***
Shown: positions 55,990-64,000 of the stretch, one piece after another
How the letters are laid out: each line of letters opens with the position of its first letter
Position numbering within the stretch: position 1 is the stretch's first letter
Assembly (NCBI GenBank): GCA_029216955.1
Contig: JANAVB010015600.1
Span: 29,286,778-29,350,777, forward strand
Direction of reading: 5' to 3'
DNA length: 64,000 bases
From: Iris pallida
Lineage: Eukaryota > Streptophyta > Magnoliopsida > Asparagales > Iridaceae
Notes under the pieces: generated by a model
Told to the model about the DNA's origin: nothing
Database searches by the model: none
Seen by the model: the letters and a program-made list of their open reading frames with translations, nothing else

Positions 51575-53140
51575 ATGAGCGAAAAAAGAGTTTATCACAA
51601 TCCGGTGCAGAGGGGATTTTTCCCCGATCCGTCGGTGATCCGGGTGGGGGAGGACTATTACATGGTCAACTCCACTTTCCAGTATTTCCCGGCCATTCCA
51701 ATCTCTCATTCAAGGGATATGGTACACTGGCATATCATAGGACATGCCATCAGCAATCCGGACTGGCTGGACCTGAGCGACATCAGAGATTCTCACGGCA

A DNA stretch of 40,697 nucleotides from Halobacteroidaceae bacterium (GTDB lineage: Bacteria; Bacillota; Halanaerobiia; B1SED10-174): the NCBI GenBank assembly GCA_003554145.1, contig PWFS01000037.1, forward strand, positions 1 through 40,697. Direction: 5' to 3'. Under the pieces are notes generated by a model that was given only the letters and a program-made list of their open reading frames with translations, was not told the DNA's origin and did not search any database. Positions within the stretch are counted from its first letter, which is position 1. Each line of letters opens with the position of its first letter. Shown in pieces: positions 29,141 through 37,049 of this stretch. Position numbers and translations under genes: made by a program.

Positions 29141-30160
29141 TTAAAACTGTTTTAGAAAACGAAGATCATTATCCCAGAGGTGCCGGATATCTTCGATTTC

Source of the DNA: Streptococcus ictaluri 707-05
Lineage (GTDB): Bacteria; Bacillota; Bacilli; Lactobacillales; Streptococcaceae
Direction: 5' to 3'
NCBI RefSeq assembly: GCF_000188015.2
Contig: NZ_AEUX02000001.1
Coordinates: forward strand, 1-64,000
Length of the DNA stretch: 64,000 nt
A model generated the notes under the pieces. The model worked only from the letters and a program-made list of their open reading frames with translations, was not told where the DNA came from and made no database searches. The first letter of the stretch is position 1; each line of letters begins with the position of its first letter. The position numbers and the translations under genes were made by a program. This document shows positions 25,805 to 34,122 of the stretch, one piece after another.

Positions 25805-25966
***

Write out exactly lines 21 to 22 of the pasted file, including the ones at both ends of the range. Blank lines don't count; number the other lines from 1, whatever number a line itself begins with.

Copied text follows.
29141 TTAAAACTGTTTTAGAAAACGAAGATCATTATCCCAGAGGTGCCGGATATCTTCGATTTC

Source of the DNA: Streptococcus ictaluri 707-05